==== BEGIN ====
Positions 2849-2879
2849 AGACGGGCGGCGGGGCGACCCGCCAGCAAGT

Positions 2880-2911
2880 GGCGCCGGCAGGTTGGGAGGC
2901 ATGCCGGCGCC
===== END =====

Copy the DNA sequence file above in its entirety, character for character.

Positions 2849-2879
2849 AGACGGGCGGCGGGGCGACCCGCCAGCAAGT

Positions 2880-2911
2880 GGCGCCGGCAGGTTGGGAGGC
2901 ATGCCGGCGCC